I lived in California for most of my childhood, and I was fortunate enough to make it to the beach with some degree of regularity.
My parents took the lot of us there on weekends, and there were field trips in elementary school. I remember walking under grey shrouded skies, jacket zipped against the chilly wind off the ocean. My third grade class studied tidal pools before our trip. Then, in high school, the beach meant baking in the sun or body surfing and getting cold Pacific salt water up my nose. I had less time in college, especially since I didn’t have my own transportation, but once I bummed a ride to the beach and saw a pod of dolphins swimming down the coast, which drew cheers from just about everyone there.
There is, however, no ocean in the Midwest. Once in a while a seagull strays too far from the Great Lakes, and I am overly excited about birds that used to be both common place and a nuisance.
A year or so ago I flew out to California for my youngest sister’s wedding, which was one of the loveliest I have ever attended. I have never seen her look more beautiful. My sister and new brother-in-law shone with love. It was a wonderful wedding up among the redwoods overlooking the bay, and I am blessed that I was able to attend. (And yes, I cried.)
The Sunday after the wedding, my other sister took me back to the beach.
I splashed like a kid through a shallow inlet, looking for shells and rocks. Rounding the rocks and turning north along the beach, there were tidal pools. Tidal pools! Of course I waded in.
The Pacific ocean was still cold, toe numbingly cold, but in the shallow tidal pools, the water had been warmed by the bright sunlight. From a distance, the rocks looked dull, but as I walked out further, everything was transformed. Toward the shore, the anemones were still closed, soft and brown, studded with broken shells. The seaweed lay on the rocks, dull brown in the sun.
The transformation began as the water washed over it all. The seaweed began to wave: translucent emerald ribbons fluttered in the turning tide. In another pool, thin grasses and long green strands with ruffled scarlet edges danced in the current. Rubbery brown ovals, though dull in the sunlight, shimmered iridescent as they pulsed in the tide.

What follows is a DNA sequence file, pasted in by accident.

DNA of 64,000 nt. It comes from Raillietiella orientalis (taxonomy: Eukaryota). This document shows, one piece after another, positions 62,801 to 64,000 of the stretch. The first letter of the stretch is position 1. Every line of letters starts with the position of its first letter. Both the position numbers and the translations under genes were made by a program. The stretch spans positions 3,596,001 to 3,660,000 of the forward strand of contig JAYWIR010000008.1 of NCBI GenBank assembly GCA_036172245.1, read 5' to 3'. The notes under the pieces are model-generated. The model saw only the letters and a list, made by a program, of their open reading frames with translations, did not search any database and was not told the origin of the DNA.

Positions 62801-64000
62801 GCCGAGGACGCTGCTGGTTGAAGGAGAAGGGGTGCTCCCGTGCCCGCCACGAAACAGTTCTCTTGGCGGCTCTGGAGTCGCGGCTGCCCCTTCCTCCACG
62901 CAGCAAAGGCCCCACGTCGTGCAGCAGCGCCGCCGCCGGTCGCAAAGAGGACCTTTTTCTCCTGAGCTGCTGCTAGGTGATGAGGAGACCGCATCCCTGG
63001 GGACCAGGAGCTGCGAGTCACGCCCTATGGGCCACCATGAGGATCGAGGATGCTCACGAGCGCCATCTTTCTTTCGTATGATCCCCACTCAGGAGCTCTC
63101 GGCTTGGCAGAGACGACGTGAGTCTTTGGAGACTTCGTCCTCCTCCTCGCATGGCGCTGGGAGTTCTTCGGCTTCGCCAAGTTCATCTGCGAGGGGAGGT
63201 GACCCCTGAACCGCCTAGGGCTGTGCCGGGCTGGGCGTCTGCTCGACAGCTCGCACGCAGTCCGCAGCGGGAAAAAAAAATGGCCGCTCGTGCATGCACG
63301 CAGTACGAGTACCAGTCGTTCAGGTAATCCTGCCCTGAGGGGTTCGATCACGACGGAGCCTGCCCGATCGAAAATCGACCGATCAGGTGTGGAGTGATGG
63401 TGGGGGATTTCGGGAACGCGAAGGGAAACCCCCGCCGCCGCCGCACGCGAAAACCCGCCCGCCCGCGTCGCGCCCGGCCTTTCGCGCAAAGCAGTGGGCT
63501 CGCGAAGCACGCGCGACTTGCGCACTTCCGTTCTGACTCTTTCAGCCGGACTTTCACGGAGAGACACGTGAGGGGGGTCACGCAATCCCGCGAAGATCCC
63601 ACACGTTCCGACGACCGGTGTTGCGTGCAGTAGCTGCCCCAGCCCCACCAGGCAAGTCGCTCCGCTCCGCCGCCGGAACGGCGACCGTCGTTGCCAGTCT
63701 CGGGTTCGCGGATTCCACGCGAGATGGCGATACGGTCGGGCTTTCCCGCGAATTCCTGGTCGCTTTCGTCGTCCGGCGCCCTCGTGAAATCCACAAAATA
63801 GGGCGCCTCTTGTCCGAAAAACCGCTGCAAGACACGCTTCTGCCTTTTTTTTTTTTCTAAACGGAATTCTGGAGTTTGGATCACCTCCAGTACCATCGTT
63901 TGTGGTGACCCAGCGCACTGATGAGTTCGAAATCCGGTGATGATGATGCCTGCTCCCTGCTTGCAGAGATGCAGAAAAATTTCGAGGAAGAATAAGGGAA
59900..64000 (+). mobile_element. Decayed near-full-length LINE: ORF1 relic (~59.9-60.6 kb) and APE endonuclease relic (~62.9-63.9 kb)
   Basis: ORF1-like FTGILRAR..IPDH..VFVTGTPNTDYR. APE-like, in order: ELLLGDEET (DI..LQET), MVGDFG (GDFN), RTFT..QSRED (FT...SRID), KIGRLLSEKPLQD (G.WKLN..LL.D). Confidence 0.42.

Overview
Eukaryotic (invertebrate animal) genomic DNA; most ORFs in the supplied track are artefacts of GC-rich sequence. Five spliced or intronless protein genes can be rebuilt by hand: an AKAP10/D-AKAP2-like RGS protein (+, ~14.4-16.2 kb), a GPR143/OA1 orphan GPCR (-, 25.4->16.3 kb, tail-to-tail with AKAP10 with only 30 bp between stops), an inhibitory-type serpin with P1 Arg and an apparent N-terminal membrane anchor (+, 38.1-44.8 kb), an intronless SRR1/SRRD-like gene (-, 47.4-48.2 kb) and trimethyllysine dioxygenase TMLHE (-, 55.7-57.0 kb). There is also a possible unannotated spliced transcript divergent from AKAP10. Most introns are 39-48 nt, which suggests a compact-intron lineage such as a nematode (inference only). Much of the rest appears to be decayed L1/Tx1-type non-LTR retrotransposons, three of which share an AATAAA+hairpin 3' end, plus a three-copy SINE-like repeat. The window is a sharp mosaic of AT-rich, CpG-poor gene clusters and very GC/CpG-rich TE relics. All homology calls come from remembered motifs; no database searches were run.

Farther out, the water was cooler, laced with foam as the sharper rocks tamed the waves. Tiny crabs scuttled, black or brown, some small as moving grains of sand. Small shelled creatures, like rolly-pollies, scurried under the mussels. Purple snails held tightly to the rocks, while small things, borne in by the pounding surf, came to rest in a bed of tightly closed mussels. The mussels, a sharp living carpet, clustered in thick masses spread over the rocks. Holes and gaps in the rocks bore evidence of burrowing worms. Swarms of infantile creatures hid under and beneath the beds of mollusks.
Closer to the ocean, farther from the shore, the pools were cooler, deeper, more active. In one, an anemone had opened, a pale green star, waving short tentacles in apparent innocence, searching for food. It grasped a crushed mussel, enfolding the broken shell, collapsing itself around its prey.
The waves grew stronger as the tide came in. Wading back to the beach, the water swirled around my legs, numbing my feet. A cold foam raced past as the water pulled back and forth with the tide. The water squelched in my shoes as I waded up onto the sand. I removed the sodden things and let the heat thaw my toes.
Together with my sister and her boyfriend, I crossed the hot sand, and we loaded into his car. They had a big, orange bucket dull of freshly harvested mussels. I not only had pockets full of shells, but I’d loaded some shells into their bucket as well. When we reached the house, I carefully rinsed my shells and set them to dry on the deck railing. These small pieces of the Pacific were going to make it back to the Midwest with me. That night we had the fresh mussels for dinner with roasted cauliflower. (My sister is a very good cook!)
When I boarded the plane in the morning, I had shells in my bag, a faint sunburn on my nose, and new memories to share. It had been a very good trip, and it had been good to be out on the beach again, to splash through inlets and to investigate tidal pools, but I was so glad to be going home. True, there is no Pacific in the Midwest.
Being back with my family is grander than any ocean.